A restored World War II airplane was forced to make an emergency landing near spectators over the weekend at Cocoa Beach, Florida.
“The Air Force’s Thunderbirds headlined the Cocoa Beach Air Show Saturday when the TBM Avenger’s engine cut out,” ABC 11 reported.
However, the pilot was the only person onboard the plane.
Organizers told Click Orlando the pilot landed safely in the water and was rescued moments later. He was not injured.
Video footage showed the moment the plane flew low over the waves as bystanders watched in shock:
The engine was heard sputtering as it came down and eventually hit the water.
According to the air show’s website, the TBM Avenger had returned to flying in January 2020:
The Valiant Air Command’s TBM Avenger #91188 was delivered to the United States Navy during World War II. Following her retirement she saw extensive service in the hazardous role of fire bomber for the U.S. Forestry Service. In 2002 she was acquired by the VAC and for 18 years has been undergoing an extensive restoration. On January 11th, 2020 she returned to skies for the first time in several years a testament to the hard work and dedication of the VAC’s skilled restoration volunteers.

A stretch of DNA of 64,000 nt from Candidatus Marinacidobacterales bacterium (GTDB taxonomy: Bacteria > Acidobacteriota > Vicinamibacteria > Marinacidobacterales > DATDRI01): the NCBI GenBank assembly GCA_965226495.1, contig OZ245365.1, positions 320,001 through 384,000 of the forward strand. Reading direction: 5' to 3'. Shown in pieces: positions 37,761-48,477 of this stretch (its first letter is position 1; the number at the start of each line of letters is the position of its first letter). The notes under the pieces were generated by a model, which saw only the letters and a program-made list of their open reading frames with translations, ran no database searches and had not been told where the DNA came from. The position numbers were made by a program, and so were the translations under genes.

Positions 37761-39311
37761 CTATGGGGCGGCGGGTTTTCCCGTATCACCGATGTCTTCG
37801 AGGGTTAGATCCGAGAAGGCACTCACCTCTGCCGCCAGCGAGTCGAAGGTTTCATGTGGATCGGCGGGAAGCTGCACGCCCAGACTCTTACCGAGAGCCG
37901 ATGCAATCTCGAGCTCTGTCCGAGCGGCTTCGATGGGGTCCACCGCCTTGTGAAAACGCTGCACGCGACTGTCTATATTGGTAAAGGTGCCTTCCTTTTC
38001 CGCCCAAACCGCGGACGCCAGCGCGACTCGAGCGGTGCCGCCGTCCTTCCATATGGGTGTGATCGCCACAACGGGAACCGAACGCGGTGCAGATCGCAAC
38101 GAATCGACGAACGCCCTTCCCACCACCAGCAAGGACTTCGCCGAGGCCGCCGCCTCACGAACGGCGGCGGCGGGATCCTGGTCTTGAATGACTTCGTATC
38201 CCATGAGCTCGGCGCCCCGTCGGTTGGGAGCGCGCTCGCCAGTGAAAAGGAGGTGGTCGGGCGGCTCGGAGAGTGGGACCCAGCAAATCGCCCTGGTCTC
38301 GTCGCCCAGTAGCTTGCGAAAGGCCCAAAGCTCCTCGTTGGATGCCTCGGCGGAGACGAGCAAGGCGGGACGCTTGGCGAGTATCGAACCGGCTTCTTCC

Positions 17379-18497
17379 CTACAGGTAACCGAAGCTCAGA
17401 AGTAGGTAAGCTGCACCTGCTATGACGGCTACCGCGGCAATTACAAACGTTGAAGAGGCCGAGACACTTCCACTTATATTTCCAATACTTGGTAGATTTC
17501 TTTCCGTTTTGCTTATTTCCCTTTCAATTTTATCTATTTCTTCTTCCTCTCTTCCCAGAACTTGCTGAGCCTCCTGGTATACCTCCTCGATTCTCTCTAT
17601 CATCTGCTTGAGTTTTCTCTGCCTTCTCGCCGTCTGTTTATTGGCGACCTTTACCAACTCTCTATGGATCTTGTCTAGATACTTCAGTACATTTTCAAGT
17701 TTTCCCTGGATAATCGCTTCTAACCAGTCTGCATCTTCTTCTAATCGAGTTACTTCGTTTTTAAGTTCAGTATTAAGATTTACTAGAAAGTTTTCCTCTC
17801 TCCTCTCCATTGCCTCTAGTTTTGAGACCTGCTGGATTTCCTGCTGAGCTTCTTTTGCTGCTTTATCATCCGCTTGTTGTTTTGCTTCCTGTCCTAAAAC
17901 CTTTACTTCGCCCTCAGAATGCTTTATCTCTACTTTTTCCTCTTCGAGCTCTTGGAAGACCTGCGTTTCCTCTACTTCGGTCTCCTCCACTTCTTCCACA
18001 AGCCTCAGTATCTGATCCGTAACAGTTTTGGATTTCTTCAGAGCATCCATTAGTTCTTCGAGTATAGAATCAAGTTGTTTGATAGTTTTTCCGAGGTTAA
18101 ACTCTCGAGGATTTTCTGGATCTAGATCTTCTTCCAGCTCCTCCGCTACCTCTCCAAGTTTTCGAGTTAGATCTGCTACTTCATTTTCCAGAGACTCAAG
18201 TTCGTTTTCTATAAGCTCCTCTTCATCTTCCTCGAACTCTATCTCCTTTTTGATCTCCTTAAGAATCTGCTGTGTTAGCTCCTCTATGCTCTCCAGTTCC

“I seen the plane come down low and I was like ‘hey watch he’s going to do a low fly by’ at that second he actually did a belly bump off a wave which looked intentional because there were some people in front of him,” witness Brian Ditmer told Fox 19.
The Federal Aviation Administration and the National Transportation Safety Board were investigating the exact cause of the engine’s malfunction.